I hope all three of you who like this pairing will appreciate this story. :D You probably don't need to know anything about Marvel Noir; I explain it at the beginning if you're curious.
All of my life I have envied people who have felt numb. I've never been numb. I didn't think it was possible. Not for me. Not for someone whose emotions lived so close to the surface that they spilled over at the slightest tip.
Now I realize that all I had been missing was the right drug - and now I don't care about anything. I don't care about getting help. I don't care about getting sick. I don't care about connecting to the people or pets in my life.
Why should I? What's the point? It's all made of soundproof plastic anyways. I sleep because...why not? What's the point otherwise? This is not depression. This is simply not caring, or feeling a need to care.
I think I'd rather feel suicidal than this. I know I would rather feel suicidal than this.
Reassuringly enough, I am at least still creepy and morbid. I've been craving to watch REPO: THE GENETIC OPERA. Of course, Netflix and Amazon don't have it, but youtube has the music. Call it creepy, but I'm shipping Shilo and Graverobber SO HARD right now.
Going to readjust the Wellbutrin. Gotta get back to me. I mean, hell, do I find this man sexy?
Fuck yes. If I've still got that, then surely I can get back to the rest of it, right?
Under threat from clearing and feral animals (due to both predation and competition for food), it was very unexpected to see one on the edge of the CBD, in Queen Victoria Gardens in Claisebrook. It was even more unexpected to see it in the middle of the day, right next to the main walk-path!
They are listed as Endangered in Australia.
( Cut for size )
Off LJ Links
Blogtor Who: Discussion of 10x11 with lots of spoilers
Blogtor Who: synopsis information for 10x12
Radio Times: review of 10x11
SFX: review of 10x11
IGN: review of 10x11
The Telegraph: review of 10x11
Doctor Who News: press reaction to 10x11
Doctor Who News: overnight viewing figures for 10x11
Blogtor Who: interview with guest cast member from 10x11 (spoilers)
(News via via blogtorwho, tardisscanner, og_news, among others.)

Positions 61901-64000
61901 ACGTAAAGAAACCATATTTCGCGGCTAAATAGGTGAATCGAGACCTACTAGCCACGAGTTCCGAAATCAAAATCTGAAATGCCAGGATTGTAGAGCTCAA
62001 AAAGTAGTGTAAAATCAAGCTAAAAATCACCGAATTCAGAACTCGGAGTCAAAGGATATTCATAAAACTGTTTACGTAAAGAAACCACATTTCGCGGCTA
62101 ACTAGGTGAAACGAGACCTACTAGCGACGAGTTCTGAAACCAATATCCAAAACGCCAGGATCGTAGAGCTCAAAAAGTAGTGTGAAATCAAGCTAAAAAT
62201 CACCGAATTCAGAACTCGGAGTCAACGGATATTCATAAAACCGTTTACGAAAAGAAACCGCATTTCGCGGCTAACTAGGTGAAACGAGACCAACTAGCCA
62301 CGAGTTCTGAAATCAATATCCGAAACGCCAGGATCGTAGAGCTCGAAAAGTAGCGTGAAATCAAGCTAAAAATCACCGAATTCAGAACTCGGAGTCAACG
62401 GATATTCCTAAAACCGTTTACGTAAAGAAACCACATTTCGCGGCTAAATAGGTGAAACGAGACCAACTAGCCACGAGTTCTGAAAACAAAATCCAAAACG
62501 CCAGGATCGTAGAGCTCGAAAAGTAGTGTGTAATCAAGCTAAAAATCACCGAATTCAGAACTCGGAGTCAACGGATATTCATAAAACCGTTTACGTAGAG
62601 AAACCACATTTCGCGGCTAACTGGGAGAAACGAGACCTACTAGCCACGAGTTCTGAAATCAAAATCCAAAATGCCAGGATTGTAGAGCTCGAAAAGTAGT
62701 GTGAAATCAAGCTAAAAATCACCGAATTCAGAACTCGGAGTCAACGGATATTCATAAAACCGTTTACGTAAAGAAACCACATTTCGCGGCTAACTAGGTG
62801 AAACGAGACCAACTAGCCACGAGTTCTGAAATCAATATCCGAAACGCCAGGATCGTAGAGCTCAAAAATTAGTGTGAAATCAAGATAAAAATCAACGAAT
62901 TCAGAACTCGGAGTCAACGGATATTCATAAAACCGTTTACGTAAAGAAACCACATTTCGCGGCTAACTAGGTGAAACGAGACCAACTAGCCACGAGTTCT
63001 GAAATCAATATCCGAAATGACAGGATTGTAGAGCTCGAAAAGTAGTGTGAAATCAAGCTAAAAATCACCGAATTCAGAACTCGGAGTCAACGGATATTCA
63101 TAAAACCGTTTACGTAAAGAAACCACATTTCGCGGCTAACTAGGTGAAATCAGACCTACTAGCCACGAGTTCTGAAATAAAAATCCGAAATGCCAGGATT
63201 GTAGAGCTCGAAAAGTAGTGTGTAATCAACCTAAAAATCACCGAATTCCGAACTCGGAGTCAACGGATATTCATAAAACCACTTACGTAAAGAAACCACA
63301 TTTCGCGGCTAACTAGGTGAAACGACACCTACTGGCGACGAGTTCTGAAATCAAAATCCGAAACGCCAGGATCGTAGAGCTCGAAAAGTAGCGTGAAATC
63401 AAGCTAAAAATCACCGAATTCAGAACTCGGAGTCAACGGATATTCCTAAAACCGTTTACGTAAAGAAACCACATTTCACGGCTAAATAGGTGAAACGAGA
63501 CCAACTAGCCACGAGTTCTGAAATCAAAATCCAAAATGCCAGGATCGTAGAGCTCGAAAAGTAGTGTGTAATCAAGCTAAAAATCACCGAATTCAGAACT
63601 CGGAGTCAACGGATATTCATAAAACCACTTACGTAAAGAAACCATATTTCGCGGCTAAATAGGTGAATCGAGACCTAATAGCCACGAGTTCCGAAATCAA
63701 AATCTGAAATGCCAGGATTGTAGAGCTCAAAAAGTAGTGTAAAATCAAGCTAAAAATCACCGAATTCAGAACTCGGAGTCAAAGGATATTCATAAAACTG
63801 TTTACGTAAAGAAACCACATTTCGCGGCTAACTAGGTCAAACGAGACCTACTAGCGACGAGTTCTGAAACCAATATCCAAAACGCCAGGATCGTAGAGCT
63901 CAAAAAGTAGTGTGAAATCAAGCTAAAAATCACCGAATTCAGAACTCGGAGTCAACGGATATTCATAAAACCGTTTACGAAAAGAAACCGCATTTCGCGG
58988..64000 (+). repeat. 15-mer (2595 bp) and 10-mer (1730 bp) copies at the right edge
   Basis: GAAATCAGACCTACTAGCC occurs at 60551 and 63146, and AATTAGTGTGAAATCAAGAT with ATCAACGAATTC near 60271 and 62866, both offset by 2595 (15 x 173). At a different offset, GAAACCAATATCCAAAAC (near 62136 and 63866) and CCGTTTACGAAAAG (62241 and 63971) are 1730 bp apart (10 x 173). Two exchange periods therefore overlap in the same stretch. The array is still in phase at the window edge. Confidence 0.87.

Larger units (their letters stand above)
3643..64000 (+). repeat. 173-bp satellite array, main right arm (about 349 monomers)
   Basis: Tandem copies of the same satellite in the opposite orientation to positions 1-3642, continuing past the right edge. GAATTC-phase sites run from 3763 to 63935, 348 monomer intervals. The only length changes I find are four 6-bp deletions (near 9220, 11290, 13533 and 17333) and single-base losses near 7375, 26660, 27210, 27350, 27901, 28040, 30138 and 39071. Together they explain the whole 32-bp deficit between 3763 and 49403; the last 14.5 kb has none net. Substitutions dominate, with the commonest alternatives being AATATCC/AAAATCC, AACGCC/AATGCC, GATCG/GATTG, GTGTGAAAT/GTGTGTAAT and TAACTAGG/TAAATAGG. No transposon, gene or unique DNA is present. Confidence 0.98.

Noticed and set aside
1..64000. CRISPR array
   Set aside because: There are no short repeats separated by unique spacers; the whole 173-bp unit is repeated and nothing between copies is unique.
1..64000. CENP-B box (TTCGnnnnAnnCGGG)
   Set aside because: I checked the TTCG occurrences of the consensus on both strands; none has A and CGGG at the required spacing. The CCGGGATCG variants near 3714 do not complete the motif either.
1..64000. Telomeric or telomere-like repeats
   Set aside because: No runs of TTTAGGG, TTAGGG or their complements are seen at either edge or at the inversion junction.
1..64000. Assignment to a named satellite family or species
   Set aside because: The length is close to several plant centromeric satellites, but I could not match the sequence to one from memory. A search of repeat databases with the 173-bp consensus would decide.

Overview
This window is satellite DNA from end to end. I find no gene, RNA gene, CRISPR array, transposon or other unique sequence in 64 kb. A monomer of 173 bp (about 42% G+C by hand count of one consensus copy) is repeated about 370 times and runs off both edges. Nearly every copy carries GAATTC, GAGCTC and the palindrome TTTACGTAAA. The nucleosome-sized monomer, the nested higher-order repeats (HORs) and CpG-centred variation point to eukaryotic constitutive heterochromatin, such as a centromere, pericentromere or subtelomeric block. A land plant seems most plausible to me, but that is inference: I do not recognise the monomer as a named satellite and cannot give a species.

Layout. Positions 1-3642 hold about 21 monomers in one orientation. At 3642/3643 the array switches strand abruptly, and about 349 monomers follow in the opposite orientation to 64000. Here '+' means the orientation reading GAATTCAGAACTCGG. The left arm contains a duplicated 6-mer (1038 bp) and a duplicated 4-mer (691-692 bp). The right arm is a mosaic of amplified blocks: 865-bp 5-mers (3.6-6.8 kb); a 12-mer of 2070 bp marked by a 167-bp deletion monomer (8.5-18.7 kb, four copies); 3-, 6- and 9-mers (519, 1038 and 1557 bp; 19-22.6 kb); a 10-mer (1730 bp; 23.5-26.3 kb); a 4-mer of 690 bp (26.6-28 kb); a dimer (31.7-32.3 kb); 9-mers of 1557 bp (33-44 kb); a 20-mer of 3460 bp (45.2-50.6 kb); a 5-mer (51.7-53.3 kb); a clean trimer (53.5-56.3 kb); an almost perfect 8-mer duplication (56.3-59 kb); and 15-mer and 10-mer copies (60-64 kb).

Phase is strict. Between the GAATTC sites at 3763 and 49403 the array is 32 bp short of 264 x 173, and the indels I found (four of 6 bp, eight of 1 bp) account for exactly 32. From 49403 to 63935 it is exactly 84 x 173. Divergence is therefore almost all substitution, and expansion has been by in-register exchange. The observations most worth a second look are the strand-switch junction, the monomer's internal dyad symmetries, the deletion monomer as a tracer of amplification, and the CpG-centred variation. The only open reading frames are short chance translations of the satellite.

(For additional news, please visit: googledw)
Discussion and Misc
locker_monster with thoughts on 10x11
chicafrom3 with thoughts on 10x11
astrogirl2 with thoughts on 10x11
selenak with thoughts on 10x11 and a complaint on the trailer for 10x12
New Communities and Challenges
dw100: challenge 659 is ransom
If you were not linked, and would like to be, contact us in the comments with further information and your link.
Before the Dawn by Grundy. Though all seems bright in Gondolin, Idril is troubled.
Companions on a Quest by oshun.
The Crownless Queen by Tyelca. She is a Queen without a crown and he is a shining opportunity. Or, how Ungoliant and Melkor poisoned the Trees and stole the Silmarils.
A Day in the Life by hennethgalad. The youth of Glorfindel in Valinor. (Additional installments in this story can be found here: The Hero's Journey 2 | 3 | 4 | 5)
A Hero of the Day by Robinka. Just an ordinary day out there on the Northern Marches of Doriath. Or maybe not so much…? Featuring your tall, strong, and handsome, not to mention favorite, wardens and some surprises.
In the Darkest Days by LadyBrooke. Elu has gone to Valinor with Finwë and Ingwë, and those left behind are forced to make up for their absences, no matter how young the ones left behind are or if they have to find their own families.
Let Us Sing Together by StarSpray. There are strange things dwelling in the forests of Eriador.
One Woman's Journey by Lyra. From the bliss of Valinor to the turbulent shores of Middle-earth, the life of Galadriel never gets boring.
Safety Net by Fernstrike. The year is 502 of the First Age. Doriath has already seen the Shadow seeping into its borders - and for Oropher, one of Thingol's chief counsels, it will not be long before it pierces into the vibrant heart of the realm.
A Tale of Two Lirillos by Kaylee Arafinwiel. Lirillo the prince and Lirillo the Maia - an adventure of Alqualonde's youngest prince, coming of age during a time after the Trees, just before the sun and moon. Will the grandson of Olwe prove a match for Ulmo's servant, or will the Maia be up to the task of shepherding his young namesake into this new world intact?
Water Music by Ysilme. As he walks, water is bringing back memories.